Friday, August 19, 2011

Modal Reality: Yet God Isn't in Any of Them

Modal Realism's proponents must be greatly confused. Normally, the theory would call forth an in-depth post to attest to its intricate design. However the theory suffers from being forthright, so only warrants a couple paragraphs.
"Possible worlds are causally isolated from each other."
We can't ever interact with another world, by definition. By definition, modal realism is immune to experiment. It is metaphysics. QED.

I suspect delusions of this type get privileged over the competition because they erode the citizen's confidence in their own perceptions and judgments. If a physicist says it is true, who are we to question? Makes it easier when it comes time to sell quantitative easing. In reality, if one can't understand it is normally the fault of the explanation, not the skeptic.

Many-Worlds suffers from exactly the same flaw, mitigated somewhat by offering an opportunity to make fun of Rationality Czar Yudkowsky.

"The debate should already be over. It should have been over fifty years ago. The state of evidence is too lopsided to justify further argument. There is no balance in this issue. There is no rational controversy to teach. The laws of probability theory are laws, not suggestions; there is no flexibility in the best guess given this evidence. Our children will look back at the fact that we were STILL ARGUING about this in the early 21st-century, and correctly deduce that we were nuts."


The laws of experimentation are laws, not suggestions. The evidence says that particles have spooky comm systems, that wave functions collapse, that the past is different from the future, and that only one thing happens. No experiment has ever shown otherwise. DEAL WITH THE EVIDENCE.

It turns out that seeing no argument and there existing no argument are two different things. It is much easier to correctly describe the experimental results than to correctly explain them. The many-worlds explanation appears to assume the description is wrong, and contradicts key properties of the description. If I'm trying to exploit quantum mechanics in a new kind of car engine, the key property for me is that wave functions collapse, not whether "the same laws govern at all levels". If I get it right, the car will go from point A to point B regardless of whether I have quantum clones.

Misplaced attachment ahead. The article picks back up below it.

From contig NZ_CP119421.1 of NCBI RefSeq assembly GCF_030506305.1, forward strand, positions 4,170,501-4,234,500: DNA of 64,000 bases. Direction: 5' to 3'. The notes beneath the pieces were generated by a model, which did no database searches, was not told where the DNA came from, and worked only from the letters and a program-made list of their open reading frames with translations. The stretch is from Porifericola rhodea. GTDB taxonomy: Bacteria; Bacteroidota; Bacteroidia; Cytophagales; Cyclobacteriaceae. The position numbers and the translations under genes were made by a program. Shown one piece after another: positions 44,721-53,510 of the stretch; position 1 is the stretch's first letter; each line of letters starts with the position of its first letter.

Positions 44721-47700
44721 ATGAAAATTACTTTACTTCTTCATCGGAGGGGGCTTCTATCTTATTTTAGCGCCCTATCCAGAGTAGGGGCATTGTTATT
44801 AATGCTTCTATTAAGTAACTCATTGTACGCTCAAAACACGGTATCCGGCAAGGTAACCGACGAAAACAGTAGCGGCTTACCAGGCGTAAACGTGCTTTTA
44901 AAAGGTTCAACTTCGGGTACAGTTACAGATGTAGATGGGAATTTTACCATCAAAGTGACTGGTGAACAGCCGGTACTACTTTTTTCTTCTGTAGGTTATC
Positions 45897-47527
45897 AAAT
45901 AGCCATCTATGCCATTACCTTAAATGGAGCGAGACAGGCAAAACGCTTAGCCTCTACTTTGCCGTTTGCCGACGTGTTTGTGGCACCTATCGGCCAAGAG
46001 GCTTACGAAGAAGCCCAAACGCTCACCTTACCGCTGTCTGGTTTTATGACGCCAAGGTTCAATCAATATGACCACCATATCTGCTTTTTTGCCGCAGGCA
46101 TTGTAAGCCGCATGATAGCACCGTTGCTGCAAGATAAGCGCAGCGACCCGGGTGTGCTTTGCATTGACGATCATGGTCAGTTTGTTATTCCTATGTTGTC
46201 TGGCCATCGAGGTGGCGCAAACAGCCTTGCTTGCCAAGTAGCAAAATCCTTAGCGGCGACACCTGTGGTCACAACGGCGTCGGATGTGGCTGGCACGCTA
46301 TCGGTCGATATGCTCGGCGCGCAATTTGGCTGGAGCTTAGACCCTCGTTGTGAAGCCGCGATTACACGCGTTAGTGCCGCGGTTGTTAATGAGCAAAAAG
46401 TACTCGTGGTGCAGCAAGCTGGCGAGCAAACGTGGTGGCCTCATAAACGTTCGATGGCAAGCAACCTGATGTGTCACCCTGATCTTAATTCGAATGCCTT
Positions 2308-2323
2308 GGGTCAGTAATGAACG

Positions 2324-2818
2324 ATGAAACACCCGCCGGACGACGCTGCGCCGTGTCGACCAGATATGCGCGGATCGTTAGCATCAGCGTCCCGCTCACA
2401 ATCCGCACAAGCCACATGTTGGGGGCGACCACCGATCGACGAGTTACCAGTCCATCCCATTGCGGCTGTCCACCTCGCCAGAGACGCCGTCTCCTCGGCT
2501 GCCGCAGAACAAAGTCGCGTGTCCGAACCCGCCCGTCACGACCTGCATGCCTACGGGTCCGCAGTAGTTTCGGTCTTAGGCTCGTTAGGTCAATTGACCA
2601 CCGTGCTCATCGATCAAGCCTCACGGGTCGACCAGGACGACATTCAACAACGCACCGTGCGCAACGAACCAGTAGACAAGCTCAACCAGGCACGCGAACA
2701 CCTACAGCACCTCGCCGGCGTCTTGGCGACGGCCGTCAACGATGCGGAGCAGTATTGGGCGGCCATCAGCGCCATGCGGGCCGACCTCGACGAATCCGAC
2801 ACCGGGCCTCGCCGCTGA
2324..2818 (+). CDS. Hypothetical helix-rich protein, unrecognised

Arrogance is an occupational hazard of all scholarly professions, especially philosophy. It is imperative I keep this hazard in mind; but either the worlds are causally isolated and nobody ever need consider them; or we're both wrong, they're not causally isolated, and someone could show me an experiment reflecting the interaction. Someone can build a quantum device that does require its clones to function properly. But even without considering evidence, I can know that the fancy explanation is far, far more likely to be wrong than the simple description.

Until then, those who forget philosophy (denigrate it, in this case) are doomed to repeat its mistakes.

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